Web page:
With only 52 days officially left of this so-called “Expatriate Year,” it kind of feels like a race against time to see everything I can in this country. Though I sincerely mean this statement, it is simultaneously ironic.
The irony lies in the fact that this past weekend, I went to Granada; a place where time seems to cease to exist. I’d heard that Andalusia (the southern state in which Granada is found) had a different sense of time than does the rest of Spain, that they moved at a slower pace, that life continued on later than in Madrid, for example. When I first heard this, I laughed. I didn’t believe it. Madrid couldn’t possibly be considered fast-paced, could it?
But now I realize how wrong I was. The stereotype for Andalusians is one of laziness, but also of extreme friendliness. Having only spent all of 36 hours here, I cannot say with certainty that I can affirm either one. But I can say that I completely see why some might consider both of these to be true.
Upon entering the city, it felt like Yian and I had entered a time-machine back a couple of centuries. Sure, there are of course your local Burger Kings and Zaras, but once you enter the Albayzín neighborhood, there are nothing but tiny, curvy, steep, cobble-stoned alleyways lined by small homes adorned in a “Medieval, Moorish style” that wind up to a small plateaued plaza where you might find a man playing his peaceful guitar with not a care in the world, or you might wind up at a bigger plateaued plaza finding yourself surrounded by groups of beautiful hippies performing circus acts…also without a care in the world.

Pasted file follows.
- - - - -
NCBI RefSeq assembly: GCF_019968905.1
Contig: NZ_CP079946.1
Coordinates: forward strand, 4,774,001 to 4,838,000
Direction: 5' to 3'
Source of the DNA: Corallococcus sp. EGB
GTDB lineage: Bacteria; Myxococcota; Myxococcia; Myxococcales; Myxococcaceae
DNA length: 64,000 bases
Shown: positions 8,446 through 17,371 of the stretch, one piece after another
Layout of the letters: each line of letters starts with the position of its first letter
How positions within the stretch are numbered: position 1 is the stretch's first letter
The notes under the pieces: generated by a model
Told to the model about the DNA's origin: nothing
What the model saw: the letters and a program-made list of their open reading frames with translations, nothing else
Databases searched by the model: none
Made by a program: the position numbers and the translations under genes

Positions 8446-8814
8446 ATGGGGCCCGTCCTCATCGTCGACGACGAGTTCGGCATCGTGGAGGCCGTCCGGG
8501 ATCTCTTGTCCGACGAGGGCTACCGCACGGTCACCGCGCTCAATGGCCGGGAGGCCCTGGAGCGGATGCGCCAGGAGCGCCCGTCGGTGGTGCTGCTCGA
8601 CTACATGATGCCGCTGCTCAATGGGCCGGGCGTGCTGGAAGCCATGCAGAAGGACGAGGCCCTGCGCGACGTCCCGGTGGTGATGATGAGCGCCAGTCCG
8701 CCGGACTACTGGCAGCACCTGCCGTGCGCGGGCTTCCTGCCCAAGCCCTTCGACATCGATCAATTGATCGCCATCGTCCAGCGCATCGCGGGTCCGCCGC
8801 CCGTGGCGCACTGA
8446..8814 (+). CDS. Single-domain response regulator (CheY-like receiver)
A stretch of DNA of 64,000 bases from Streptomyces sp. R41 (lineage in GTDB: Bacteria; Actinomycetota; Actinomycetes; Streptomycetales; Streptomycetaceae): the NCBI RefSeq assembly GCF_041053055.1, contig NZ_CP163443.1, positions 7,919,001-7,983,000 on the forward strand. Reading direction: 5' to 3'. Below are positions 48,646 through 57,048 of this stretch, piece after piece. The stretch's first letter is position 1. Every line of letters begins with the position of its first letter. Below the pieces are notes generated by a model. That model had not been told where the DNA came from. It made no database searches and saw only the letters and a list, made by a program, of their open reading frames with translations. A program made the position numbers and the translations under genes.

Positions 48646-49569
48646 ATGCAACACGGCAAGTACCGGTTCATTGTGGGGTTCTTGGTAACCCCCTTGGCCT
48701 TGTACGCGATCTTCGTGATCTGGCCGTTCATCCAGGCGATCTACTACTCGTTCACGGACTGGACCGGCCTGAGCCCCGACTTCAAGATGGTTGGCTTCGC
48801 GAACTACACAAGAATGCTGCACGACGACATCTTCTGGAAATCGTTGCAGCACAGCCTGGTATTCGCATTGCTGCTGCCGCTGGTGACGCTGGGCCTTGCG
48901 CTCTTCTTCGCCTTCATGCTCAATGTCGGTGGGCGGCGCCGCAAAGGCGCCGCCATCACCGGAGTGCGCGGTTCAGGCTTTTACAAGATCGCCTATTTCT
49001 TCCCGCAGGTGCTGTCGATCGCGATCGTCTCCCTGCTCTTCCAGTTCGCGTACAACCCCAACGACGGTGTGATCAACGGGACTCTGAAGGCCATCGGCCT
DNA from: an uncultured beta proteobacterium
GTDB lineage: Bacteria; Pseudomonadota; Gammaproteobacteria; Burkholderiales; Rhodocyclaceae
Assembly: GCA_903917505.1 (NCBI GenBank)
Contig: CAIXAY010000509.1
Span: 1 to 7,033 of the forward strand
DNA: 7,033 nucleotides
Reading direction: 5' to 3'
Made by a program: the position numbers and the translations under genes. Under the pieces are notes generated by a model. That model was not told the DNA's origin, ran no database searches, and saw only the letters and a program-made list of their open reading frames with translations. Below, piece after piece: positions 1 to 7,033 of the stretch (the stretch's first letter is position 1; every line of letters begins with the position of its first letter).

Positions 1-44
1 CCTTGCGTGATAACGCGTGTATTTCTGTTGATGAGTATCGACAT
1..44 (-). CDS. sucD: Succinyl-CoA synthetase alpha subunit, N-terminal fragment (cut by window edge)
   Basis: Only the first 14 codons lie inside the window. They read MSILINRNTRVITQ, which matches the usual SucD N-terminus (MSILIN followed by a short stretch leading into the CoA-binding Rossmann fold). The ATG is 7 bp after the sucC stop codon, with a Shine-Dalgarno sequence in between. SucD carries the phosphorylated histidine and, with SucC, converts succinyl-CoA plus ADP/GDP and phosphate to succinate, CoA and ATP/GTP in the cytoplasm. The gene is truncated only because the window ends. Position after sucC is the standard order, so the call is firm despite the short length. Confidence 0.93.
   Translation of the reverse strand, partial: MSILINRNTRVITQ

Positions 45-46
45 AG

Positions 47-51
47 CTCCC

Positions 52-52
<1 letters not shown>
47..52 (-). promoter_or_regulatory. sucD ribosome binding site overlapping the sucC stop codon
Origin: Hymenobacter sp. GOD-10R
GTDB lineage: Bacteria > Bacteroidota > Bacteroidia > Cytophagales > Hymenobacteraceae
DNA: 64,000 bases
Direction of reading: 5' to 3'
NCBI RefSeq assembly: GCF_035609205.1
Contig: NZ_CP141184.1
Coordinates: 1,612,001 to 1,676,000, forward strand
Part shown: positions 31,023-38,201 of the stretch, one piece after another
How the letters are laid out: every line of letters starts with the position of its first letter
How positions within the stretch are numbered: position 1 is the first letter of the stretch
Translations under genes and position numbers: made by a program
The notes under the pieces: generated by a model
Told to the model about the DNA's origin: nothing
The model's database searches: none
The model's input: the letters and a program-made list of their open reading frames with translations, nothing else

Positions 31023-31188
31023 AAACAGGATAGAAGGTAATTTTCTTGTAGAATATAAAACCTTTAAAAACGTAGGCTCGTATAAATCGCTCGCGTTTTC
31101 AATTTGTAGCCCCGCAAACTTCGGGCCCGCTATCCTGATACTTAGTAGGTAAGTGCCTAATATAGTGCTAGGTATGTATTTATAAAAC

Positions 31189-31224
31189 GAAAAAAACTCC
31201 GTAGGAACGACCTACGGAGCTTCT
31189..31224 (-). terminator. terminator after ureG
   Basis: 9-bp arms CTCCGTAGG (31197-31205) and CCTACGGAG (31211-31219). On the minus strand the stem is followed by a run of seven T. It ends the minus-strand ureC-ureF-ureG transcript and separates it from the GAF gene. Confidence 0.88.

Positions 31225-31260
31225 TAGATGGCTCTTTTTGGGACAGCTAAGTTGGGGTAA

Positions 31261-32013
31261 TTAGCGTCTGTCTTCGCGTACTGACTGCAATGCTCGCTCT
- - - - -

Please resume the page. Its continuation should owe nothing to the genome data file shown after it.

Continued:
What I found to be the most magical aspect of Granada was this described sensation. Not only did I feel like time stopped, I felt like everyone’s mood was influenced by the sheer beauty of their surroundings; that their high spirits stemmed from the rosy-glow that the pink sunset showered across the city; that they were all just as drunk as I was off of the hot, dry air we had all been inhaling all day.
As Yian and I frolicked around, we found ourselves stunned time and time gain by the impressive panoramic views that would suddenly appear as we twisted and turned around the neighborhood. The pink and orange of the sky was hard to fathom as real. Especially paired with the festive music that marked the end of the day’s fasting during this holy month of Ramadan. Alas, it was very real…a fact that reminded me about how fortunate I am to get to experience such natural brilliance.
Anyway, the sun did, eventually, go down, and with it, we descended back down towards the city center. We found ourselves starving and on a narrow street lined with restaurant after restaurant of Arabic food. This was perfect. We chose one at random, sat at table next to a large open window facing this narrow street and its many tourists walking past, and proceeded to spend the next two hours slowly satisfying our glutinous desires with an incredible three-course meal.
Needless to say, after this heavy meal combined with a long day of frolicking in 100 degree weather, up and down steep alleyways, we began to question our original plan to experience Granada’s nightlife.